Hopefully, unlike my situation, you’ll have time to prepare for your first night on call. It can be so stressful that many forget to bring some essentials with them. Here’s a list on what to bring with you.
Before the big day, make sure you know the operating hours of the cafeteria and places to find snacks in the hospital. Set an alert on your phone so you don’t miss snack time. I also recommend you look at what’s available in the vending machines. Ask around to know where to get the best coffee.
Check with your fellow residents. In my hospital, we would get together and order out (usually Cambodian food; my favourite). It was always the highlight of the evening. Well worth it.
Make sure your ID badge works with the door locking system. Mine didn’t and it led to an interesting evening. It’s so much easier to get that fixed during the day. You also want to know where the Call Rooms are, how to access that section and which room is yours. You don’t want to walk in someone else’s room in the middle of the night.
If you’re lucky, your seniors will have printed a list of important numbers and contact information. If not, I recommend you take time and gather that information, just in case. The operator usually has the numbers close by, but it’s more efficient to have them handy.
Often, there’s a “secret” on call document being handed from seniors to juniors. They often contain protocols as well as general advice on how to survive the night. Unfortunately, they usually contain copyrighted material and therefore cannot be mass printed or sold at the bookstore. Try to get your hands on it.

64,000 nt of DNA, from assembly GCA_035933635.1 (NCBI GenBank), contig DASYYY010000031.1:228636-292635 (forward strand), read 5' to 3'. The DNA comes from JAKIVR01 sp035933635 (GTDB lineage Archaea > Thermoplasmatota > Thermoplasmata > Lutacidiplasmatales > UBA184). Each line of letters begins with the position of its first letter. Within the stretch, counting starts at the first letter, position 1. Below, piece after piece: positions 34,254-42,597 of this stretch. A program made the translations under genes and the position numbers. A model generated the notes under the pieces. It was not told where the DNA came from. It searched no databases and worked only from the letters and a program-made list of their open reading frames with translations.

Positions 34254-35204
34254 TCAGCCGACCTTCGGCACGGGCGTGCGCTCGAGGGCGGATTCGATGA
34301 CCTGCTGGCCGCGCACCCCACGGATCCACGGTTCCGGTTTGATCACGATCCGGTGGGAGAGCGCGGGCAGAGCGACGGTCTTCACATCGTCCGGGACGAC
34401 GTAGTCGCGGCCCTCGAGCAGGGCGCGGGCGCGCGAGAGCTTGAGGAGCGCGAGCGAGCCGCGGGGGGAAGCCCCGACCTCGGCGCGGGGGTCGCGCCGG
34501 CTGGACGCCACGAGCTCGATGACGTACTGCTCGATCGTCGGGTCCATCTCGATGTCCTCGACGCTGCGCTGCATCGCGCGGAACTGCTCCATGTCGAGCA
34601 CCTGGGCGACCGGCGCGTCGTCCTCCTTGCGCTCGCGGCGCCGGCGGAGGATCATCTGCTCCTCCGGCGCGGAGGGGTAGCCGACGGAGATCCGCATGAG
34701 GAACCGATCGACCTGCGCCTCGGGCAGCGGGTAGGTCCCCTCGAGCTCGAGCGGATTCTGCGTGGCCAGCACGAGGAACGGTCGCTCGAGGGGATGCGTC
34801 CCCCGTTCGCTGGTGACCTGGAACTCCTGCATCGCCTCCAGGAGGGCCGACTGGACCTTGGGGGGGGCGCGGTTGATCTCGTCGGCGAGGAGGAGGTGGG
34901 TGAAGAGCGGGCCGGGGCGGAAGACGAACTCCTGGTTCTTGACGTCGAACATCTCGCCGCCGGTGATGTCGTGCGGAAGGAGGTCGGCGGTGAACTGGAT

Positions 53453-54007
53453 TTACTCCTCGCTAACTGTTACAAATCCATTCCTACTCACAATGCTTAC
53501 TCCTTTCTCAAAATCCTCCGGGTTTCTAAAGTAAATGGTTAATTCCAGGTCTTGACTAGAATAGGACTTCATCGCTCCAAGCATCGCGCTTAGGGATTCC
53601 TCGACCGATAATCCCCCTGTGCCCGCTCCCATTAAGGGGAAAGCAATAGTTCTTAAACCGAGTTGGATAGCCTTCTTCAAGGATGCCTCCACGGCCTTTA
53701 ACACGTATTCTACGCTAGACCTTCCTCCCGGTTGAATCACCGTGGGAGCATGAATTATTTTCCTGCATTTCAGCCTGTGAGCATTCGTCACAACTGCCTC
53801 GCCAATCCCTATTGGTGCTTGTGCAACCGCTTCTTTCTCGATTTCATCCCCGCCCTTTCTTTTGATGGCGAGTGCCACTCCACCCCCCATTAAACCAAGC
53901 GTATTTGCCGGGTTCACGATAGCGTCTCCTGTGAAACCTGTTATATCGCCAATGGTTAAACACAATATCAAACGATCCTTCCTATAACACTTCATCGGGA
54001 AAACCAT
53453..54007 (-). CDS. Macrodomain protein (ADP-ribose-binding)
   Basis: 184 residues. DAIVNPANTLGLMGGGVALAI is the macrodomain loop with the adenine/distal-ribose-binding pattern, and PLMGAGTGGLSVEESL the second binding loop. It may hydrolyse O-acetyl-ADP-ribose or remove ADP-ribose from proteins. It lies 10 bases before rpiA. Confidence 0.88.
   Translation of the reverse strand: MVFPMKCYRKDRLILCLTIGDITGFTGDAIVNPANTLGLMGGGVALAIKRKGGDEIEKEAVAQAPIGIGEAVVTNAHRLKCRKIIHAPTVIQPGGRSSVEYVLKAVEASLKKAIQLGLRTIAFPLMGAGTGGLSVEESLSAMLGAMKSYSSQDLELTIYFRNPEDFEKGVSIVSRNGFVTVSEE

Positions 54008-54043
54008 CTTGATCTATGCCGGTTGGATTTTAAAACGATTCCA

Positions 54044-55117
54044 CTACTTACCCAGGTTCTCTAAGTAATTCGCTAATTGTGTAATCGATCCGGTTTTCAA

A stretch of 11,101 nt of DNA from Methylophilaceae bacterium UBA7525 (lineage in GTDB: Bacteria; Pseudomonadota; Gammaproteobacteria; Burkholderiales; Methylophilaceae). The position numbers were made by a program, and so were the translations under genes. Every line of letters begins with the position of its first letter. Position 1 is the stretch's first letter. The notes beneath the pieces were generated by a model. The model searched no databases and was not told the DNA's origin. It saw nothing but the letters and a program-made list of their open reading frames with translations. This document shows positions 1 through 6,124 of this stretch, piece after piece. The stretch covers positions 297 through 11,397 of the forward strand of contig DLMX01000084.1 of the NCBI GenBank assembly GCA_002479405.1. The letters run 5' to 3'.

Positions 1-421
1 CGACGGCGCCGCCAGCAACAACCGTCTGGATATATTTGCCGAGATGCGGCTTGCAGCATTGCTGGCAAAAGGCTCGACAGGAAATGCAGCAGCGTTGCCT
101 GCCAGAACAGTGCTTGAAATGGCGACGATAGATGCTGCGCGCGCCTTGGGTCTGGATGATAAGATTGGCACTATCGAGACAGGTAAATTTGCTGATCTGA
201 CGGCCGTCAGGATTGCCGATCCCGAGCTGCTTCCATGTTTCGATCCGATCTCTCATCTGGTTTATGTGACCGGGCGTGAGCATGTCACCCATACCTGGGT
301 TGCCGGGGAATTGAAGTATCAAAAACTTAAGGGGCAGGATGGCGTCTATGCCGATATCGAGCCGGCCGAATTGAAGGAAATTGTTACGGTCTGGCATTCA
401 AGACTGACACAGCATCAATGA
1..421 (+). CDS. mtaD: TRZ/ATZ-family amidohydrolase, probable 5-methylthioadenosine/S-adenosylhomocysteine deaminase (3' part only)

I’ve noticed that the best “first days information” is only discussed during the first few days of internship - residency. Unfortunately, many off-service residents will go through the “tougher” rotations later in the year and after the seniors have finished the “welcome to hell” introduction at the start of the rotation. You’re then supposed to figure out things for yourself. Instead, take a few minutes to ask them if they have any advice for you and if there’s a “secret book”.
Also, ask your seniors where the hospital protocols are located. For example, my hospital had an insulin sliding scale protocol, but the hospital where I attended medical school did not. If you’ve never written orders for an insulin sliding scale, you’d rather not give it a first try at 11PM. Ultimately, the goal is not only to know how to access them, but what is available in your center so you can be better prepared.
I strongly recommend having at least one “On Call” book or app on your phone. Make sure you know what it contains and the structure of it before you start. This shouldn’t take very long. At 3AM, you’ll want to find what you’re looking for fast. The main advantage of a book is that it can’t run out of batteries (see “charger” in the list above), which is unfortunately still a problem with today’s phones. If you carry a tablet, you’re probably going to be ok. On the other hand, books tend to be heavy. On top of that, I was never able to find one with the type of information I wanted. — That’s partly why I wrote MD on Call. Regardless of the tool you choose, make sure you know how to use it.
Have thoughts to share — email me Marc-Emile@messil.com
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